Inside the Phillies: In picking Papelbon, Amaro was true to form

Newcomer Laynce Nix can wallop righthanded pitching, but he also will have to demonstrate he can be an everyday player.
Newcomer Laynce Nix can wallop righthanded pitching, but he also will have to demonstrate he can be an everyday player. (MIKE ZARILLI / Getty Images)
Posted: February 19, 2012

CLEARWATER, Fla. - For the third straight offseason, general manager Ruben Amaro Jr. revealed his infatuation with pitching by acquiring the best available arm.

That's what Amaro did when he pulled off a three-team trade that brought the Phillies Roy Halladay from Toronto after the 2009 season. And that's what he did again when he brought back Cliff Lee as a free agent in December 2010.

Those moves were cause for much celebration. In fact, the news that Lee was returning to the Phillies nearly forced Mayor Nutter to come up with a parade route through Center City.

For some reason, the excitement level was not quite the same in November when word spread that the Phillies had signed veteran closer Jonathan Papelbon to a four-year, $50 million deal. When the Phillies pitchers and catchers report for their first workout Sunday at Bright House Field, Papelbon should not expect the same loud greeting that Halladay and Lee received the previous two years.

Maybe that's because the fan base was perfectly content with Ryan Madson as the closer after he put together an outstanding 2011 season. Compare Madson's statistics to Papelbon's from last season and there is no discernible difference.

Madson is only three months older and could have been retained for a lot less money even if the Phillies had paid him the four-year, $44 million deal that agent Scott Boras felt had been offered shortly after the free-agent market opened. Madson eventually had to settle for a one-year deal worth $8.5 million with the Cincinnati Reds and the Phillies would have gladly re-signed him at that price, but he was not going to return to Philadelphia in a setup role.

For some reason, the Phillies had their reservations about Madson in the closer role. That was apparent last April, when Brad Lidge went down and manager Charlie Manuel and pitching coach Rich Dubee decided Jose Contreras should get the first shot at replacing him as the closer. Boras assured Amaro then that Madson would be his closer by the end of the season and he was right. That, however, did not alter the general manager's thinking once it was time to put the 2012 Phillies together.

Amaro's decision was to pay top-shelf price for the most experienced and accomplished closer on the market, and that was not Madson. A lot of people would have rather seen the Papelbon cash spent on a quality bat, but other than Albert Pujols, Prince Fielder, and Jose Reyes - none of whom made any sense for the Phillies - who was going to make that big a difference in the lineup?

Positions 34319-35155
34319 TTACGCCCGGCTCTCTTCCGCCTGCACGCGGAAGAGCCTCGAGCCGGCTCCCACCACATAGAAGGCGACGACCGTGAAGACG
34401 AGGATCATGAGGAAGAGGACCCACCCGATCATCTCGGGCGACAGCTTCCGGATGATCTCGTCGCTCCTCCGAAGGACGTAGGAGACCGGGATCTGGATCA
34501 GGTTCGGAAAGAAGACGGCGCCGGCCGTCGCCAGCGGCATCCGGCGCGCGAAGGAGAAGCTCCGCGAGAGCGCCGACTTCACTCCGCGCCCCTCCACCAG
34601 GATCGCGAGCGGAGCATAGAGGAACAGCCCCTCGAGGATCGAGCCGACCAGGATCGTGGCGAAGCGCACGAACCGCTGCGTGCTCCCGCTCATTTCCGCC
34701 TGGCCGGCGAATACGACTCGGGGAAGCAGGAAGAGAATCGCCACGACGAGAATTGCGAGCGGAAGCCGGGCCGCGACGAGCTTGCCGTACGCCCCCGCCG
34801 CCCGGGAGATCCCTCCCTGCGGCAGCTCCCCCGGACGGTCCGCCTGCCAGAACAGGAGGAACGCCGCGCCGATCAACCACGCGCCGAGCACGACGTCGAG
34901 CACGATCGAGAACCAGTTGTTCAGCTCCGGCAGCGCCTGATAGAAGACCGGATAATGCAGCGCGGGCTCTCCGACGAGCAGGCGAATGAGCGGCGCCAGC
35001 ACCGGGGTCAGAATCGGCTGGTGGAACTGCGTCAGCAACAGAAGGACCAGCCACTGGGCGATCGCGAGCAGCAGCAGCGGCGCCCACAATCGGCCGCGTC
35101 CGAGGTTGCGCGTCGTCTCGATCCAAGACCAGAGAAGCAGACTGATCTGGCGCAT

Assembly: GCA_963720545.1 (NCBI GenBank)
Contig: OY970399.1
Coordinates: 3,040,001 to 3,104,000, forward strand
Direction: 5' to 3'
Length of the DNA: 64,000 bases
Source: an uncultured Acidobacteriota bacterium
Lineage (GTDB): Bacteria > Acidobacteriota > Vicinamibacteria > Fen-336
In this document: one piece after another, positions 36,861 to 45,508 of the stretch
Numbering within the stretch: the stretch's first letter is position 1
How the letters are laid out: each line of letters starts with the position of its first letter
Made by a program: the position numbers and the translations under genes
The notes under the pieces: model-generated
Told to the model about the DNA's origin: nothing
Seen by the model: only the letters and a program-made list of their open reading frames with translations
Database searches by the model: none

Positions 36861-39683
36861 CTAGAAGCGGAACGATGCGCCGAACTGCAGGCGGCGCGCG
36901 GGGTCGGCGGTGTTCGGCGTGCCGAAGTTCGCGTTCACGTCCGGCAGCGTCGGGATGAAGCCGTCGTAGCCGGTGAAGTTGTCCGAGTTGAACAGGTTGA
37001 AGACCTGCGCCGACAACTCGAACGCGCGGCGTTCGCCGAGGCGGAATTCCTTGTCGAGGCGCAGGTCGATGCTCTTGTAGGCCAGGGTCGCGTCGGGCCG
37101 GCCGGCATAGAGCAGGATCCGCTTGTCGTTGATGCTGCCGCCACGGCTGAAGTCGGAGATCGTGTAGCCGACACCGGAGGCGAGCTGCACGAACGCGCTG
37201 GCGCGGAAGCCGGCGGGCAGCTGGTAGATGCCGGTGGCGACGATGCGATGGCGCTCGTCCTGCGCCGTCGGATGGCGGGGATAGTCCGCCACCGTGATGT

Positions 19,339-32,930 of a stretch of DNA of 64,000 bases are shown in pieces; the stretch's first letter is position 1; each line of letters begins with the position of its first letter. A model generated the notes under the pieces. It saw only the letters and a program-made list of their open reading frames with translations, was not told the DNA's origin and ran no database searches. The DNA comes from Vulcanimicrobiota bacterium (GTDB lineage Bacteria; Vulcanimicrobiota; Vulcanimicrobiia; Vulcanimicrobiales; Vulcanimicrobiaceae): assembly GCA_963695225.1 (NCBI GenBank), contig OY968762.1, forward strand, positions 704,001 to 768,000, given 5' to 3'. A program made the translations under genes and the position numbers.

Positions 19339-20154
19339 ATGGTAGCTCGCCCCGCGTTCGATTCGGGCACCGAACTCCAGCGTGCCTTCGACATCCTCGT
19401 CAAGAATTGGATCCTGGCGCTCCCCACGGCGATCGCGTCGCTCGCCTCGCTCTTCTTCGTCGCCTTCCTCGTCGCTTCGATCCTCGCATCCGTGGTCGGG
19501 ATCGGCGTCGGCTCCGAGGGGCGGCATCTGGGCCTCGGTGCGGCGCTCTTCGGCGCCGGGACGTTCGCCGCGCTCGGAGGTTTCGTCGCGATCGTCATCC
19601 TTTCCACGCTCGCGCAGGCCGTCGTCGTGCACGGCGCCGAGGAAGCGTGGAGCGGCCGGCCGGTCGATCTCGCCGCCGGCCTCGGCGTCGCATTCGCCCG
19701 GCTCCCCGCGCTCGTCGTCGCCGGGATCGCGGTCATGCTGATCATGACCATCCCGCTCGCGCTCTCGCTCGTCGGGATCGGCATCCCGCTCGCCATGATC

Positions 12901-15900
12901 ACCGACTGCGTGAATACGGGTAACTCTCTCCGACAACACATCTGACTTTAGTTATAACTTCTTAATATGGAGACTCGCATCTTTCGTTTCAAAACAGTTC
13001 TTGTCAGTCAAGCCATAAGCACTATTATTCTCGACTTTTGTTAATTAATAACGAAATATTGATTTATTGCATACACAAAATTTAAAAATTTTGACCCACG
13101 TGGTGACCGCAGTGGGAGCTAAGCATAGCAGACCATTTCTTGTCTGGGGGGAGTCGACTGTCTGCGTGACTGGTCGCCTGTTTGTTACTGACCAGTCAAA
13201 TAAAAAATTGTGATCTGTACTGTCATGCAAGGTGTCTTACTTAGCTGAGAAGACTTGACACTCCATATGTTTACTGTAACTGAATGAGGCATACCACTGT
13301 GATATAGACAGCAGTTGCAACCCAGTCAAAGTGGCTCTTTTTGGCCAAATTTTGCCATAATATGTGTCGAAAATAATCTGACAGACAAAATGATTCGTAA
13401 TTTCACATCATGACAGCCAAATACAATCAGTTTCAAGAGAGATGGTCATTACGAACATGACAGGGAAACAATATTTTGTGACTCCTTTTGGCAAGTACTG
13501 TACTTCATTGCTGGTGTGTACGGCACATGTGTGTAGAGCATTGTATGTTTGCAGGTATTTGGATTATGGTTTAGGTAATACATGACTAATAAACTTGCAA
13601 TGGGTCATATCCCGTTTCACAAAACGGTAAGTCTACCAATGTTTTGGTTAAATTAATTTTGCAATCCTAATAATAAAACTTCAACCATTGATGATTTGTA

Here's another thing to remember: The year the Phillies did actually celebrate a World Series title, the man who made the biggest difference and registered the final out was Lidge.

Papelbon, 31, did the same for the Red Sox in 2007, and he has been a model of consistency in the closer role since his college days at Mississippi State.

If the Phillies still had reservations about Madson's being their closer, they have no reason to be concerned about Papelbon. The only time in his career he came close to being anything other than a closer was before the 2007 season in Boston. Former Red Sox general manager Theo Epstein (now with the Chicago Cubs) wanted him to be a starter. Former Red Sox manager Terry Francona (now with ESPN) wanted to keep Papelbon in his comfort zone.

"It was probably the one area where me and Theo disagreed," Francona said Saturday by phone. "I just thought the team we had in '07 that if we took him out of the bullpen I wasn't going to feel comfortable. Pap came to me and said, 'I'd love to be the closer on this team.' To Theo's credit, I don't think he wanted to do it, but he went with it and it worked out for the best."

Except for his final appearance in Boston - a blown save in Baltimore that sealed the Red Sox' monumental September collapse last season - almost everything worked out well for Papelbon during his first seven seasons.

"When you handed him the ball, it was a nice feeling," Francona said. "I probably have more affection for him than most guys because he came up through the system. I still remember the first time he pitched in a spring-training game for us.

"He missed the bus. He was a minor-league kid and he thought the bus was going to swing around and pick him up. He told me later that when he was in the windup throwing his first pitch he was thinking, 'My God, the manager thinks I'm a dummy.' "

Francona remembers what happened after that, too.

"This big kid from Baltimore was pitching and he drilled somebody and Pap was going out there the next inning," Francona said. "Nobody told him what to do."

Nobody had to.

"He threw the first pitch under Sammy Sosa's chin, then struck him out on three pitches," Francona said. "I almost pulled a hamstring running to the phone to call Theo."

After 219 regular-season saves and seven more in the postseason, Papelbon left Boston behind this offseason. He comes to Philadelphia with a World Series ring of his own and determined to get another.

"Going to Philadelphia will be good for him," Francona said. "He'll feed off that. He wants to be out there when people are yelling and screaming. The last thing in the world you'd ever say about him is that he's scared."

Inside the Phillies: 2011: Papelbon vs. Madson

Pitcher   W-L   ERA   Sv    BS    G    IP    BB    K

Papelpon   4-1    2.94    31    3    63    64.1 10    87

Madson    4-2    2.37    32    2    62    60.2 16    62

Contact staff writer Bob Brookover at 215-854-2577, and @brookob on Twitter.


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